In one reserve battalion with a large proportion of religious soldiers, some of the troops circulated a petition saying: “We, reserve soldiers, are proud to come and protect the residents in the sector, and to leave our families and jobs to do so. We are not interested in any way in taking part, neither directly or indirectly, in blocking Jews from building new settlements.”

The battalion commander had to promise his soldiers that they wouldn’t be taking part in the operation and indeed, on Wednesday, the area was filled mainly with police roadblocks trying, with varying degrees of success, to prevent the convoys reaching their destinations. A few dozen managed to evade the roadblocks and by evening, tents were pitched at each of the six proposed sites, despite the IDF designating them “restricted military zones”.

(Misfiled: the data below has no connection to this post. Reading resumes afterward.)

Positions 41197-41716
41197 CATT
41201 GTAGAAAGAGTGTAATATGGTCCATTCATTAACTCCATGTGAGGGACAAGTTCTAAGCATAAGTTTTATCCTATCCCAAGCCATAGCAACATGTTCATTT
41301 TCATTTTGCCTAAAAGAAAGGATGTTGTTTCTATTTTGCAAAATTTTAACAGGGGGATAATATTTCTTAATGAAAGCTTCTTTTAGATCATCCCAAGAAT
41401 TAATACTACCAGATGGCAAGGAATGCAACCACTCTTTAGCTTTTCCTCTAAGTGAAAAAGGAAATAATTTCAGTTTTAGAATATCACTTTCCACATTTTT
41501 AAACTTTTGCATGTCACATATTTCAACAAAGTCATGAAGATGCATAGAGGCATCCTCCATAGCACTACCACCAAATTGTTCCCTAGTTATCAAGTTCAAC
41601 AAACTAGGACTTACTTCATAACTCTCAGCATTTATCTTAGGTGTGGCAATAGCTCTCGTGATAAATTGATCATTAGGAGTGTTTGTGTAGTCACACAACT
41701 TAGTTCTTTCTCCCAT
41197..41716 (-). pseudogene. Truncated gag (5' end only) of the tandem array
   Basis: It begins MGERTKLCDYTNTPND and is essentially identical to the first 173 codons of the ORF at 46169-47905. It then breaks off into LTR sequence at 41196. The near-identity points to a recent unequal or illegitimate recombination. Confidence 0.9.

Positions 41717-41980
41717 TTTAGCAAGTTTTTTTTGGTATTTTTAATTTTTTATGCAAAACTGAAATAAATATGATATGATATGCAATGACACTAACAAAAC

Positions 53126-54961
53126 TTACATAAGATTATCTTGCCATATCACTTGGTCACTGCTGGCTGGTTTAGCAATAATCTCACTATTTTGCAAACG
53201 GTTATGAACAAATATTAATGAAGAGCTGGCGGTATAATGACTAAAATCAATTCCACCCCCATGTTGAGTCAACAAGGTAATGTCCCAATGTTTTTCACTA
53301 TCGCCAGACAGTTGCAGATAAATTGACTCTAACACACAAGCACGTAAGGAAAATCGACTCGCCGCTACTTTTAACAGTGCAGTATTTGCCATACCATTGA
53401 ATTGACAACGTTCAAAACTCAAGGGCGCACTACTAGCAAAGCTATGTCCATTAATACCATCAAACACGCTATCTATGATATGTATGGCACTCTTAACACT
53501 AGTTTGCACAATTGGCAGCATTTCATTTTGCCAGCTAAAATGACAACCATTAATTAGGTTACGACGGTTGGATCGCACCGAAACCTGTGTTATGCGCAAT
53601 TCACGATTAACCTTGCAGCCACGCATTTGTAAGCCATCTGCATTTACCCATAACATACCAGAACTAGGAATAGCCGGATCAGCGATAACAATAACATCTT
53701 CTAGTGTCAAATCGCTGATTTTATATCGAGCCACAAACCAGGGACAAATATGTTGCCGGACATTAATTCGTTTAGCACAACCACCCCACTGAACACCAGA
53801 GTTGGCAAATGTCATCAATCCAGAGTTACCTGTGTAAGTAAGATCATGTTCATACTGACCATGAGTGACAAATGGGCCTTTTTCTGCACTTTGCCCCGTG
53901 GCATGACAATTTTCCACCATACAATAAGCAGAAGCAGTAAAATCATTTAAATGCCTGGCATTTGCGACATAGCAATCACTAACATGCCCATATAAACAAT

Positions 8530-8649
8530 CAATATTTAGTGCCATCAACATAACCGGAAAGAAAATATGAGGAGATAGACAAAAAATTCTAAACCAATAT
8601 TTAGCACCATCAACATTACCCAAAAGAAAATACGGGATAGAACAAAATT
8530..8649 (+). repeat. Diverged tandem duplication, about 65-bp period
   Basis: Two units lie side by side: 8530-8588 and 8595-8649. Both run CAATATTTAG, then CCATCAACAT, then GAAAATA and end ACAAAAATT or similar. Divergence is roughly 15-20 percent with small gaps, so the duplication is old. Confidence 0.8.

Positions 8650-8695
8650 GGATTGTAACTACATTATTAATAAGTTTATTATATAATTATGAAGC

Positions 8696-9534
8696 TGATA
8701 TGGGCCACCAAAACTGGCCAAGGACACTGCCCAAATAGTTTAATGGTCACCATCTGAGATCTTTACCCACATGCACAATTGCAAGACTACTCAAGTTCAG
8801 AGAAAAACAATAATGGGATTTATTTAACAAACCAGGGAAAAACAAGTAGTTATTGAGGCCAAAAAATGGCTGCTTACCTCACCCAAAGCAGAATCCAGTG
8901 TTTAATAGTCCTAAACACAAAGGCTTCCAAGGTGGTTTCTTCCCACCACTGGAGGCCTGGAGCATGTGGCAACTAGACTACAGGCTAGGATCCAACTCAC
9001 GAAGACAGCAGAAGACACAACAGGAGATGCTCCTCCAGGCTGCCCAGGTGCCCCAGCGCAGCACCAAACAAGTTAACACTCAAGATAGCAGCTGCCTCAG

Border police units were on standby to remove those who got through during the night but the government is anxious not to provoke a wider confrontation. Even if they do, this may not become a defining moment of the election campaign, as Mr Netanyahu himself is not sure whether he wants to be associated with them. As one of his allies said this week: “Bibi knows everyone there will be voting for parties in his bloc anyway, but he needs to get more moderates on board if he has any hope of winning an election. So why risk it?”

July 21, 2022 13:02